Designer Katie Deedy vividly remembers the moment her parents took her to pick out her own wallpaper design. Flipping through traditional polka dot and floral patterns, she settled on a graphic Mickey Mouse print in black and white.
“I thought it was the coolest wallpaper ever,” she says. “Everything else looked the same … the most exciting thing was Mickey.”
It was a distinct purchase, but one that would foreshadow her career two decades later. Today, Deedy runs a successful independent wallpaper brand called Grow House Grow. The Brooklyn-based company caters to tastes resembling that of the young Deedy: modern, unexpected, with a touch of whimsy. Among their many options, you’ll find monkeys in red vintage bathing suits, colorful Japanese paper lanterns, or strong narrative-inspired designs—like their collection honoring forgotten female scientists in history. That one is a bestseller.
“I try to make pattern-work that is quirky, unique, and interesting but that is also long-lasting,” she says. Deedy doesn’t do trendy; she prefers design with a story attached, likening it to antique collecting or saving photographs.
“[A story] gives it additional appeal,” she says. “We have this desire to create environments around us that have compelling stories.” At the same time, it’s still a home decor stable that, above all, is meant to be aesthetically pleasing. “I want it to be pretty and I want you to like it, but I also want it to add something to your space.”
Founded in 2008 with only Deedy’s bartending savings, Grow House Grow lost money before a bit of press in the New York Times in 2009 jump-started the business. From the third year on, Deedy doubled her earnings every year. Her designs are even available at the popular decor retailer Anthropologie.
Deedy’s success is accompanied by others in the same sphere. A demand for inventive and interesting wallpaper is growing, with big brands, home decorators, and new direct-to-consumer companies catering to modern tastes.
“Over the past few years, there has definitely been a resurgence in wallpaper,” says interior designer Justin DiPiero of HomePolish, a startup that offers personalized interior design services by the hour. “It is the easiest way to add impact and design detail to a space. You get a huge bang for your buck.”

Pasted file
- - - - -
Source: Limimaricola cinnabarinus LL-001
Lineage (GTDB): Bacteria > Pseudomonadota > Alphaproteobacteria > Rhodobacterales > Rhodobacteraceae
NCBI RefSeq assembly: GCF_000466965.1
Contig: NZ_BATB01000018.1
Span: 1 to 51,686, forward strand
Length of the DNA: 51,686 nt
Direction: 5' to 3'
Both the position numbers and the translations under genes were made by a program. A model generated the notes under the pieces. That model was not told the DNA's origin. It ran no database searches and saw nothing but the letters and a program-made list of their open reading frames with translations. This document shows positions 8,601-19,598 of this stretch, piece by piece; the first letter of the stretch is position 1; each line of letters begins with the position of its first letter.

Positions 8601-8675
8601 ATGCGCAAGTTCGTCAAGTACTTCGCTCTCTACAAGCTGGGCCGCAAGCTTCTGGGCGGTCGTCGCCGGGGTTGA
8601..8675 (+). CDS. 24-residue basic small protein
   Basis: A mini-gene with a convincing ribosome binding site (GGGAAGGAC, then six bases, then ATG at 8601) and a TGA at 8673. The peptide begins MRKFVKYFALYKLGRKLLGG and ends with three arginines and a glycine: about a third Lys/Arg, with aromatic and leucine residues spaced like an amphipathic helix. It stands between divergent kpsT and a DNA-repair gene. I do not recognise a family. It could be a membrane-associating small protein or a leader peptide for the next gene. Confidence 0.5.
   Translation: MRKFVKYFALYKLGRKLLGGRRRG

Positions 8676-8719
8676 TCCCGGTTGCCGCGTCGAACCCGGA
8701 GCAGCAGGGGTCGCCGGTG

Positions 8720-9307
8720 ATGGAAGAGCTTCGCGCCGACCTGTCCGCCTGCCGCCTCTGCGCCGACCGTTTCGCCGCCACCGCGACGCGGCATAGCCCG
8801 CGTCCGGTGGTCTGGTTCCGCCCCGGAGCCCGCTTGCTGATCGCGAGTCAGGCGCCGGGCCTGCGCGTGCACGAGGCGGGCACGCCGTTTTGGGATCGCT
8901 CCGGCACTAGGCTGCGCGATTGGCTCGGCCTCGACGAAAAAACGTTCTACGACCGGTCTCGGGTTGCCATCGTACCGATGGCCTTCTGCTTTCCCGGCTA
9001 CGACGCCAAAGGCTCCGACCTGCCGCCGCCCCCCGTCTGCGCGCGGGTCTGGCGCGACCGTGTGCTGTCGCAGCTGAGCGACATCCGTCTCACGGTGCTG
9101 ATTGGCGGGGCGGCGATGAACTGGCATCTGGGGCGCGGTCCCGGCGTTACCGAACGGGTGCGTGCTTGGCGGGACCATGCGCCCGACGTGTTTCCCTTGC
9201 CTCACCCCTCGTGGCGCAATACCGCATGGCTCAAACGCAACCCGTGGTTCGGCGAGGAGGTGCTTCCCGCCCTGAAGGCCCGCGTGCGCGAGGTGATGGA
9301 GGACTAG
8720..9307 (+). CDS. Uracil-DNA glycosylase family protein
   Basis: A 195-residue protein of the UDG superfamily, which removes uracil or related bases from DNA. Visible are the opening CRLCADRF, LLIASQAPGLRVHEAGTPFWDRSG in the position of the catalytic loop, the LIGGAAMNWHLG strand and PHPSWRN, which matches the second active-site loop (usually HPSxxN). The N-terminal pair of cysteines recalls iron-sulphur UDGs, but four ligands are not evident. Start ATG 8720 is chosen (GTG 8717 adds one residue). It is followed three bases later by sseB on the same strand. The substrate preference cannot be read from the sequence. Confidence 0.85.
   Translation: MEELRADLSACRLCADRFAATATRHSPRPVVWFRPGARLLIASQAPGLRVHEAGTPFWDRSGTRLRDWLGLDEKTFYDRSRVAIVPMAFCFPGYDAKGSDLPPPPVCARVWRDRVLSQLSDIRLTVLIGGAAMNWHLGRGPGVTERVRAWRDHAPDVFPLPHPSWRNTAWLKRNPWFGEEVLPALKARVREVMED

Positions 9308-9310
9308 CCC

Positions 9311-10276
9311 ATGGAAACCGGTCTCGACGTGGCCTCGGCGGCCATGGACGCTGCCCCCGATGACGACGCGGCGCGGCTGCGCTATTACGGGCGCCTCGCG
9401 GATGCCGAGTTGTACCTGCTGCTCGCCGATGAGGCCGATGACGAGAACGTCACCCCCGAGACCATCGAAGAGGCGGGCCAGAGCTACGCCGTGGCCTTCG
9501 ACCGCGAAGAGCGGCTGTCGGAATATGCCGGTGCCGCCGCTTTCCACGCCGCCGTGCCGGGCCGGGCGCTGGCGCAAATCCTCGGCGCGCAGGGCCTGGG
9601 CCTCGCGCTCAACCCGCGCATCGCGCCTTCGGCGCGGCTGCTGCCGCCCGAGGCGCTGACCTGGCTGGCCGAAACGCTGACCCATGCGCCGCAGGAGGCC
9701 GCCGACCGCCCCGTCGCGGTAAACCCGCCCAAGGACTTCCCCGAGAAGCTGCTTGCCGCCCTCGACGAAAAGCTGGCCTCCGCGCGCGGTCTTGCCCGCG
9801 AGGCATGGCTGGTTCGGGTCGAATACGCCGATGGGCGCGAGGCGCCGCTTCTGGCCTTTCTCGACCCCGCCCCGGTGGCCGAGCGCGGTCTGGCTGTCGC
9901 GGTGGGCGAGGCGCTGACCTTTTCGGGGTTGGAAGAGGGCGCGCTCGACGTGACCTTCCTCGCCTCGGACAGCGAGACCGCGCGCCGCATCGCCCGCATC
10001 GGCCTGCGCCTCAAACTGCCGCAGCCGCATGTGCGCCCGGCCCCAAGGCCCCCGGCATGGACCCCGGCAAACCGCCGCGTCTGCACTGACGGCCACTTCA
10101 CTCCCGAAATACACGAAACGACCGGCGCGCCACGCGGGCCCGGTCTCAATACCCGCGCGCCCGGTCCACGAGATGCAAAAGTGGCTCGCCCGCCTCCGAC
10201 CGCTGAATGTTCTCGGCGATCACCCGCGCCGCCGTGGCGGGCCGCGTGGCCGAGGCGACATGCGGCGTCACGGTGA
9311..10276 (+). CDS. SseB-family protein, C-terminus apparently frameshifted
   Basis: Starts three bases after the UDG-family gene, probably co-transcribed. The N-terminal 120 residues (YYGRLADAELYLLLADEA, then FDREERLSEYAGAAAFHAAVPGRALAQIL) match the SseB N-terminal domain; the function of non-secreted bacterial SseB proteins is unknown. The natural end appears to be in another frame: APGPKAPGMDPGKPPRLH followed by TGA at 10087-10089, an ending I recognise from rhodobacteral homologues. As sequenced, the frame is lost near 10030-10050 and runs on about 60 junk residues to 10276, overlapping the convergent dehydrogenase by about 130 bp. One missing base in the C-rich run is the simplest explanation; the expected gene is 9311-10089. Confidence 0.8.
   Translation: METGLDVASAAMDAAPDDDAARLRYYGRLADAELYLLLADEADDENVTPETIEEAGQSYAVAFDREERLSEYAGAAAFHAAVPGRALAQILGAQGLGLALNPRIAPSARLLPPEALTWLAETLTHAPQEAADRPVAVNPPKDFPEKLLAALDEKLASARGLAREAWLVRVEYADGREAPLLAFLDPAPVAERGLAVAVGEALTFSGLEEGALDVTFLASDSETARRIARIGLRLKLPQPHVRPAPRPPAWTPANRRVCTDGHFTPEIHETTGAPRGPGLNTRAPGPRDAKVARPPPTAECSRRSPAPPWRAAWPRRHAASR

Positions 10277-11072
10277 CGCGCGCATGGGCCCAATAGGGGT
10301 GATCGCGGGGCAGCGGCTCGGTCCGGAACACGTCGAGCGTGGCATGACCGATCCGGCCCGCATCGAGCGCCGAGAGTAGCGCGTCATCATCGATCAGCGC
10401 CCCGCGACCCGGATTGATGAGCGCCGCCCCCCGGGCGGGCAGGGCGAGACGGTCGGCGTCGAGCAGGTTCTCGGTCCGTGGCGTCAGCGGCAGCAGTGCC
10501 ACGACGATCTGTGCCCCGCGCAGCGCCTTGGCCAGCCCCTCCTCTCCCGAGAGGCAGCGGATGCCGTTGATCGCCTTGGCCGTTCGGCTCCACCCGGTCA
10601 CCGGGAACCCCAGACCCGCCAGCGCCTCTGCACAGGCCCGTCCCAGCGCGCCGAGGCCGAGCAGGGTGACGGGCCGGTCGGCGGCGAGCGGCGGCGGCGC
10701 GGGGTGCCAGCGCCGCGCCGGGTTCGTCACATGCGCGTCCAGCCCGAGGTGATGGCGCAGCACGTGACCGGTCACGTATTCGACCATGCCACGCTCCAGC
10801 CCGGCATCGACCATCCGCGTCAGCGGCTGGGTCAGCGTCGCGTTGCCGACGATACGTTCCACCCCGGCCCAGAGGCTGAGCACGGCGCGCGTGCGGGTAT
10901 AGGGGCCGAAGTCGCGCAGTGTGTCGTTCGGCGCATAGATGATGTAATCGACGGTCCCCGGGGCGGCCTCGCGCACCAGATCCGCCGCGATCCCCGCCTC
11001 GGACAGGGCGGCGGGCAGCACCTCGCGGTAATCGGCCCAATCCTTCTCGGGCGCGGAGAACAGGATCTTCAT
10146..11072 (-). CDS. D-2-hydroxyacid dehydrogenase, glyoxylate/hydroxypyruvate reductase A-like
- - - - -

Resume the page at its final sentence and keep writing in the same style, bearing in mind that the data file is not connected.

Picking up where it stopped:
HomePolish designed over 10,000 homes and offices nationwide in the last three years. The startup has witnessed improvements not only in the variety of patterns available, but also in advanced technology. “Wallpaper these days is made for easy installation as well as removal,” DiPiero says. “You no longer have to worry about damaging your walls or keeping the paper up forever.” DiPiero points to the the rise of temporary wallpaper, which gives clients the ability to add the color and pattern they want, without the commitment. Brands like Chasing Paper offer fun and retro-inspired removable options that, according to DiPiero, “are perfect for the indecisive or those of us who rent.”
Home decor lovers don’t need to choose between dowdy old designs, or even live with them for that long. As Deedy recalls, the U.S. “went through decades of really bad wallpaper. The stuff in my kitchen was a yellow with a barfy green, or an orangey floral.”
Now there are startups giving new life to grandma’s interior staple. Many come from Brooklyn. Farrow & Ball specializes in classic, timeless designs. Krane Wallpaper’s whimsical patterns are inspired by Korean folk art. Flat Vernacular offers something a little bit more funky. Bradbury & Bradbury focuses on historic patterns from the 1880s through 1960s, including the Victorian print from the foyer of Disneyland’s Haunted mansion. All these innovative companies, says Deedy, helped revitalize something that was until recently painfully passé.
“It’s becoming modernized,” she says. “The market is getting more saturated with unique designs.”
Another label gaining traction is Hygge & West, a direct-to-consumer company that acts as a wallpaper-artist incubator, collaborating with designers and artists for exclusive runs of papers. Founded in 2008 by Aimee Lagos and Christiana Coop, it currently boasts 157 SKUs and is known for illustrative prints, like their best-selling daydream print by artist Julia Rothman.
“We work with a different artist or influencer on each collection, so we have a really wide range of aesthetics within our products because we want each collection to reflect the person who created it,” Lagos says. She pointed to this year’s International Contemporary Furniture Fair, an important design trade show which is seeing an uptick in their category.
“It was really interesting to see all the small wallpaper companies that are starting up,” she says. “It used to be just us and a handful of people out there doing it and now it seems like every year there’s more and more people entering it and more and more variety. It’s really exciting to see the industry as a whole grow that much.”